Since the enforcement mechanisms do not seem to have the desired deterrent effect on BP, what are the alternative means through which BP can uphold organizational safety? In the definition of terminologies, it was noted that the safety of an organization is intertwined with its culture. One of the visions of Sir John Browne was to transform BP into a high-reliability organization, not only in business but also in safety of its workers and the environment. BP's organizational culture nonetheless portrayed a different picture. This essay shall examine this argument through the comparison of a different high-reliability establishment i.e. a US Navy aircraft carrier. The exposure to risk and harsh elements on drilling platform operations are comparable to those on an aircraft carrier. However, quoting University of Michigan professors Karl Weick and Kathleen Sutcliffe, William M. Duke, the Director of Learning and Development for Afterburner Inc argues that:

U.S. Navy aircraft carrier flight operations demonstrate slightly less than 3 fatalities per 100,000 flight hours in spite of operating in an extremely hostile, complex, and constantly-changing environment where the average age of the workforce is only 21 years (Duke, 2010).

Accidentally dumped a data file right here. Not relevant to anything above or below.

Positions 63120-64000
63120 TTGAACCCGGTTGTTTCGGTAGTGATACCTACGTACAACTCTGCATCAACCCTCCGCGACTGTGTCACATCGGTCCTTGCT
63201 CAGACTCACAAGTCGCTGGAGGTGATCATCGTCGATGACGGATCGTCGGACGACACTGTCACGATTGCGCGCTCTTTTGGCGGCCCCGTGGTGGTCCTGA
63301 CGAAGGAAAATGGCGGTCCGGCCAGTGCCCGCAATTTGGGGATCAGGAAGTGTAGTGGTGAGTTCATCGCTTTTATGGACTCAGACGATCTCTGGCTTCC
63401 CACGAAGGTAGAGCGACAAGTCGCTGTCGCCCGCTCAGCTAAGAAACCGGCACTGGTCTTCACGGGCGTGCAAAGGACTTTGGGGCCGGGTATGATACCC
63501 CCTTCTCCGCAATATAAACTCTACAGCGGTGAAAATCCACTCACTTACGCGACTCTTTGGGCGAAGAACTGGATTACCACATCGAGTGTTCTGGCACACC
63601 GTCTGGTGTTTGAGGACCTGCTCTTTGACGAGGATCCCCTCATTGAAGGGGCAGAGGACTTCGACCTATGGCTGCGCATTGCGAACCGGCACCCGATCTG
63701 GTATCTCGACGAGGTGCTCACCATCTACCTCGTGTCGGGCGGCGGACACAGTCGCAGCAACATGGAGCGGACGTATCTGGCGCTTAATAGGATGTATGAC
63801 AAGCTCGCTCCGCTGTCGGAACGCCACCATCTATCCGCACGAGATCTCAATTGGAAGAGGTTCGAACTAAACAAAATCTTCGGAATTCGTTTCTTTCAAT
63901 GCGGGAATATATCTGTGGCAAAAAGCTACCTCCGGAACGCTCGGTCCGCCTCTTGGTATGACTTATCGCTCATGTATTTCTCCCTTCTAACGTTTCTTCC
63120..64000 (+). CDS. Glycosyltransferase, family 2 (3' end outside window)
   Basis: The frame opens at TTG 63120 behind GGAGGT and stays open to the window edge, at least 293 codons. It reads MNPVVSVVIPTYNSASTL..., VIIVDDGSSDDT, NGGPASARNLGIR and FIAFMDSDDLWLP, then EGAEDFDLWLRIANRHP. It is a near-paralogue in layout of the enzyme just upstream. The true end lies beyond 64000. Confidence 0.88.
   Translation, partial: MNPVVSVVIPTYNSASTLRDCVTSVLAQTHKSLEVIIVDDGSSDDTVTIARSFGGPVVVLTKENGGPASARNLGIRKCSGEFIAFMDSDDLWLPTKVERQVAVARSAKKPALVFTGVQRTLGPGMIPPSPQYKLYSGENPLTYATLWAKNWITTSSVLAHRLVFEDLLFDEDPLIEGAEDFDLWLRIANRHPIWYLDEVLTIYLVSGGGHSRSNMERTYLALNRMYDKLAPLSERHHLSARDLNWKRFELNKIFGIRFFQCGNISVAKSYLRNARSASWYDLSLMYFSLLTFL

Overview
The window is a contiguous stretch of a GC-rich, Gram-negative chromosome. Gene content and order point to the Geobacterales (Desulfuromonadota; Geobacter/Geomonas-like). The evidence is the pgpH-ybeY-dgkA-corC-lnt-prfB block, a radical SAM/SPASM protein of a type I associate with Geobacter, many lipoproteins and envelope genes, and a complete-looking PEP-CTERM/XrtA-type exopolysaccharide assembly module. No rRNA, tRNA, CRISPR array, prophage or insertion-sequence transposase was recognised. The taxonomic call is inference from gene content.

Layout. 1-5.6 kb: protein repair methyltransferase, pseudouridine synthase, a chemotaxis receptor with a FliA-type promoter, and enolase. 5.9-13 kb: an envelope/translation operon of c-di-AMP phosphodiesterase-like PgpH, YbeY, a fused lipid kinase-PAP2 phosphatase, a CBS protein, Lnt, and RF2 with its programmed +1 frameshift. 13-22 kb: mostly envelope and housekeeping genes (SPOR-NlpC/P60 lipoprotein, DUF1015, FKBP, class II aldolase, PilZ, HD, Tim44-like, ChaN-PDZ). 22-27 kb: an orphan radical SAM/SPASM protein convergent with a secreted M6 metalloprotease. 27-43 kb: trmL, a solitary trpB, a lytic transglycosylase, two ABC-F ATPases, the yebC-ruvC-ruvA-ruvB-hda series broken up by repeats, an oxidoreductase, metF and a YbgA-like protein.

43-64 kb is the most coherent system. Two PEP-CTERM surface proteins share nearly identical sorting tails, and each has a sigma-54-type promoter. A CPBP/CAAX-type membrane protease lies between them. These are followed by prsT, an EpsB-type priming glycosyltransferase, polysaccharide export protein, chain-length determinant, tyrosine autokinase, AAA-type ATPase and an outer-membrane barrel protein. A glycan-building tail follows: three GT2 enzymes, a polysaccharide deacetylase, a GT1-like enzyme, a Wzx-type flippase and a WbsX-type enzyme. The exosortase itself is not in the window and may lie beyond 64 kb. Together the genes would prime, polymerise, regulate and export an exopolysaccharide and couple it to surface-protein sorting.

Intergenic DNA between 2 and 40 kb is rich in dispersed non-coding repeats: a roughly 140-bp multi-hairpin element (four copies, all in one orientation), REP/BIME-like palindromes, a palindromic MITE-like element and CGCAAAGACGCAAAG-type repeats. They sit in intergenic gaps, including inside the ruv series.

For Sir John Browne, the primary focus of improving systems meant that BP adapted to technology for achieving its business objectives. Geo-political changes in the oil industry had forced BP and other multinational oil companies to seek oil in some of the places once presumed to be difficult to access (Lustgarten A. , 2012a). Nevertheless, technology had made it possible for BP to be able to drill and extract oil in the deep waters of the Gulf of Mexico, where the output would compensate for the invested technology. However, just like the complexity presented by an aircraft carrier, the operation of an oil rig as a 'stand-alone complex system' could have encouraged BP to focus on the overall culture, especially on the workers that interact with the system on a day-to-day basis. One of the transformations in the Horton-Browne era for BP was the decentralization of decision-making. BP in the late 1980s had been a bureaucratic organization, which comprised several layers of management in a matrix structure. In some cases, simple proposal changes required 15 signatures (Locke et al., 2011, p. 4). However, after privatization by the then Prime Minister Margaret Thatcher, and decentralization of decision-making by Robert Horton (BP's CEO from 1989), BP had more flexibility in decision-making that also coupled with taking risks in business ventures and reducing costs. Horton's legacy in the organizational structure of BP meant that employees were encouraged to take responsibility and exercise decision-making initiative at all levels (Ibid). This legacy precipitated to David Simon (BP's CEO from 1992) and Sir John Browne (BP's CEO from 1995), both of whom expanded decentralized decision-making authority and responsibility for meeting performance targets to contracted onsite asset managers. The culminated in each facility operating as a 'stand-alone complex system' which meant that the knowledge, information, and decision-making was based on the available information at-hand at the facility, and with the workers. As Sir John Browne noted, BP had no option but to get its legacy sorted out, get faster on its feet, do more deals, and become more innovative". (Lustgarten A. , 2012a, p. 36). Onsite managers in turn precipitated the stand-alone complex system mode of operation and decision-making to the employees that were working on the site. This organizational model had its advantages with managers independently taking decision onsite. However, the downside of this model was the inculcation of a culture that encouraged compromise on safety in order to meet performance targets as reported by a 2004 inquiry (Lustgarten & Knutson, 2010). The same autonomous culture failed to encourage learning from incidents and best practices between managers and workers from different assets, even though they were working in the same industry (oil) and the same organization (BP). As a complex organization, BP's culture of learning could have benefitted from system-wide experiences in an isomorphic model (Institute of Lifelong Learning, 2012, pp. Unit 1: 1-11). It can be argued that indeed the Texas Refinery Explosion or the Deepwater Horizon Oil Spill could have been prevented if the management in BP hierarchy would have emphasized on collective mindfulness, vigilance, and a learning culture. However, onsite managers had little incentive to share best practices on risk management from the various BP exploration and production sites, and past events in the industry from other companies. As noted by Jeanne Pascal, a career EPA attorney (retired) in the aftermath of the Deepwater Horizon Oil Spill, "they just don't learn" (Lustgarten A. , 2012a, p. 16). The two disasters, and indeed the previous incidents involving BP had one latent pattern that was manifested in the inability of the organization involved to effectively synthesize and share the information from separate �precursor� incidents with the relevant people across the organization so that appropriate action could be taken to reduce the risk of disaster (Cookea & Rohledera, 2006).